When you can see the sun, everything is clear as day.
I counted the nights that Graham couldn’t come home each week, doing the sums of how these hours apart would subtract from our marriage in the long run, one night at a time. So gradual you won’t even notice. And in the end we would just be parents, no longer lovers.
It was this anxiety, this desire, this covetousness that drove me to fight and quarrel with him (even though he does his very best to come home faithfully every evening). An anxiety that told the same old lie since the beginning of the world: God is not for you! You have to make your own marriage work. You have to spend time together to make it work. You are not going to make it like this. You have to try harder. You have to make it work.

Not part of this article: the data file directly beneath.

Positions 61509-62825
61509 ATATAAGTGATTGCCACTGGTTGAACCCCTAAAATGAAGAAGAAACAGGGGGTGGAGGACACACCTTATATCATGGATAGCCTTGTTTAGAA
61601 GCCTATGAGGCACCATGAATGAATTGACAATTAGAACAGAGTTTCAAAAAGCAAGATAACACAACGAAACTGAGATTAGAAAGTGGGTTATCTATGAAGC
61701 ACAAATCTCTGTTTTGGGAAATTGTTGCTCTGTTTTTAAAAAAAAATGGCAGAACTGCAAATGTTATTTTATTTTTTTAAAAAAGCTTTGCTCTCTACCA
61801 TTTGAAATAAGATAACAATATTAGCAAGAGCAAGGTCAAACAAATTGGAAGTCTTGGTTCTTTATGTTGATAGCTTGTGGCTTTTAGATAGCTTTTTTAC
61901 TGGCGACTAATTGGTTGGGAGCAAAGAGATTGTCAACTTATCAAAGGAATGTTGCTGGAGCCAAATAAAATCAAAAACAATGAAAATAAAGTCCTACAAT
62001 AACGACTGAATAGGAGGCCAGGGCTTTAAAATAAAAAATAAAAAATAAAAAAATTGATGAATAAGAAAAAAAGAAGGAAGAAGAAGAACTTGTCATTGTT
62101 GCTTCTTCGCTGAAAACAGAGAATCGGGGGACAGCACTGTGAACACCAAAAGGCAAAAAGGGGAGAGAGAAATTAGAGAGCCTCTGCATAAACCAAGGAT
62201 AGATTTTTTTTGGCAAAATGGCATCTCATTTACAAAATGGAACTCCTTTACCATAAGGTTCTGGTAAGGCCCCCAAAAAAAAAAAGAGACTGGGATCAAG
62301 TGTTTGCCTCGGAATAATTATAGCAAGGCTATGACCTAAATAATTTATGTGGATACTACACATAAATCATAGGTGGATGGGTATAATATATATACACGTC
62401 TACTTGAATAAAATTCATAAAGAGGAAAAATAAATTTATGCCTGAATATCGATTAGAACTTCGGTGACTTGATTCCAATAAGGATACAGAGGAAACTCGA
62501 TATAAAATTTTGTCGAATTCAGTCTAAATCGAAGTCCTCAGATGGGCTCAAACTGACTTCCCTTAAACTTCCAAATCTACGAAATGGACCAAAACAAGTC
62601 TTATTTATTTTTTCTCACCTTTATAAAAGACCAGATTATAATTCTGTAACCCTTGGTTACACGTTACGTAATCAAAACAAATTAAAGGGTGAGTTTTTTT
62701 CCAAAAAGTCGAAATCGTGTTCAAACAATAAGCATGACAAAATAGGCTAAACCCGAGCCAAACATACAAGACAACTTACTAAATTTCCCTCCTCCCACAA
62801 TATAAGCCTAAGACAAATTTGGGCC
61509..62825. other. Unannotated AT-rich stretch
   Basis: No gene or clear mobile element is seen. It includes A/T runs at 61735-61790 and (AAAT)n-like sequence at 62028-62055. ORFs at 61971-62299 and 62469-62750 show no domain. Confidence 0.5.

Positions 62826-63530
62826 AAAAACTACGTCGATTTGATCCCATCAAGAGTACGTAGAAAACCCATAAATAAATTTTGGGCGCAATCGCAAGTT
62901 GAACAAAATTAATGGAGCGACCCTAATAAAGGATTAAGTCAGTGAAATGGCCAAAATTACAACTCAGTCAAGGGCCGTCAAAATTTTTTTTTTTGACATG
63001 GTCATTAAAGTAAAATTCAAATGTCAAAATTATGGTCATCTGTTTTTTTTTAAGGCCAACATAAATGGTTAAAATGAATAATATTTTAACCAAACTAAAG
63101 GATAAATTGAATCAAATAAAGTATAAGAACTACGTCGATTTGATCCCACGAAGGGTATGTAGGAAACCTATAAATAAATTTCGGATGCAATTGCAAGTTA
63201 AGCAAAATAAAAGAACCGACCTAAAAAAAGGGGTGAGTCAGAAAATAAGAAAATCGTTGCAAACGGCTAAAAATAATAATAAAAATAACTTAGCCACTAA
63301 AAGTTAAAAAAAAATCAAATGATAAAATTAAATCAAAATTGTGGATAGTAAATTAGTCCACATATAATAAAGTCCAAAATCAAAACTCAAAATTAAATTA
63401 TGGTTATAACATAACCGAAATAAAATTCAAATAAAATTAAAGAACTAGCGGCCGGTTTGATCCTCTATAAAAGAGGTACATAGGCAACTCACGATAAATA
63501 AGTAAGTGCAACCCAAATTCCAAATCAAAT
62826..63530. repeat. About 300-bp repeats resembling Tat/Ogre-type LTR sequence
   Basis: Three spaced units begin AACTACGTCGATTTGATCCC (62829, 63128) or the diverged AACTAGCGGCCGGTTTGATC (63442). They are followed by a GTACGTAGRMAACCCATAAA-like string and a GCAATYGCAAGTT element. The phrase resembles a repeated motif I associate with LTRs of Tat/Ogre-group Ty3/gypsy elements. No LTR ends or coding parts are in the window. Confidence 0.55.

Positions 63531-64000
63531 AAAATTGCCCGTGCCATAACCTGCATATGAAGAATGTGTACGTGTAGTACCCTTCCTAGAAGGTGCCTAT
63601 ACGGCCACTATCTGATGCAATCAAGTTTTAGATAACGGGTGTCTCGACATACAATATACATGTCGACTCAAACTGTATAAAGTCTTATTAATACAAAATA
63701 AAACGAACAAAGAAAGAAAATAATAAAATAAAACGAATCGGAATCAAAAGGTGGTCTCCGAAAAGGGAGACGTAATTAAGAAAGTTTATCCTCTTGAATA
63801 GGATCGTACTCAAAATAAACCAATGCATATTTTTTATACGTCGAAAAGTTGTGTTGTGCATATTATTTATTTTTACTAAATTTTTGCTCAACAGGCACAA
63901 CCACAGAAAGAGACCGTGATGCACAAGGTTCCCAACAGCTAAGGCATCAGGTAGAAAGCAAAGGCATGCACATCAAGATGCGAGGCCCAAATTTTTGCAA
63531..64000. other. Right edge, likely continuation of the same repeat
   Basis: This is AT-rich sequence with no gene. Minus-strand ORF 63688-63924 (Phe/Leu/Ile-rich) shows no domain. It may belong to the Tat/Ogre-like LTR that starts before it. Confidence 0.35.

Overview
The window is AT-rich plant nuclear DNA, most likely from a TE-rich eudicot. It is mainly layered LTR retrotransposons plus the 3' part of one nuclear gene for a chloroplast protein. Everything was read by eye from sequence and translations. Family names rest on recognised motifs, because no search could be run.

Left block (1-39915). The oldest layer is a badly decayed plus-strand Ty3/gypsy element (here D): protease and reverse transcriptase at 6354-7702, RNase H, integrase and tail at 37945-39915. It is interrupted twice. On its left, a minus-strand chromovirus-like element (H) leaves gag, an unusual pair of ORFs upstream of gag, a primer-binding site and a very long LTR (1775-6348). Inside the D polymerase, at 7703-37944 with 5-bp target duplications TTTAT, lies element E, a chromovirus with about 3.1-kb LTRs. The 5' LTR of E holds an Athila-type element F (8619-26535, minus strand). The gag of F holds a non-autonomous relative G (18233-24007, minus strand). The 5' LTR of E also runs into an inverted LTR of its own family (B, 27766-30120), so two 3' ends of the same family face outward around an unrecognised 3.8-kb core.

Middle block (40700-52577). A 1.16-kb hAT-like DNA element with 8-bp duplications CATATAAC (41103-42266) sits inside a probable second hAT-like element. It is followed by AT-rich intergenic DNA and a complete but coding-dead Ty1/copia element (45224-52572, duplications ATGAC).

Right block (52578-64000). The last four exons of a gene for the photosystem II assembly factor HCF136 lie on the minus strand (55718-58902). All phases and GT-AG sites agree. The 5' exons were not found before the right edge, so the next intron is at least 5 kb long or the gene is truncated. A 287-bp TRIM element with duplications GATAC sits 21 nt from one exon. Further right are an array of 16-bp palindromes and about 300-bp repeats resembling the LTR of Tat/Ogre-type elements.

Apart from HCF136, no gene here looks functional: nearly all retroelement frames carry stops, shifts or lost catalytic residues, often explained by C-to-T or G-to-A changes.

It is wrong; I know now.
And I have to keep on knowing till death do us part, that:
God is for me. God is for my marriage. God is in my marriage. God wants my marriage to display to the world the loving relationship between Jesus Christ and the church.
The way, God’s way, is so simple, so clever, even a little cheeky. Spend as much time as Graham needs to spend with me! (Not, how can I get him to spend all his time with me!) Instead of counting the hours, consider his needs. Instead of satisfying my own needs, count him as more significant than myself.
Eureka. Joy. Grace.
A joy that comes from following my Saviour and not “saving my marriage”.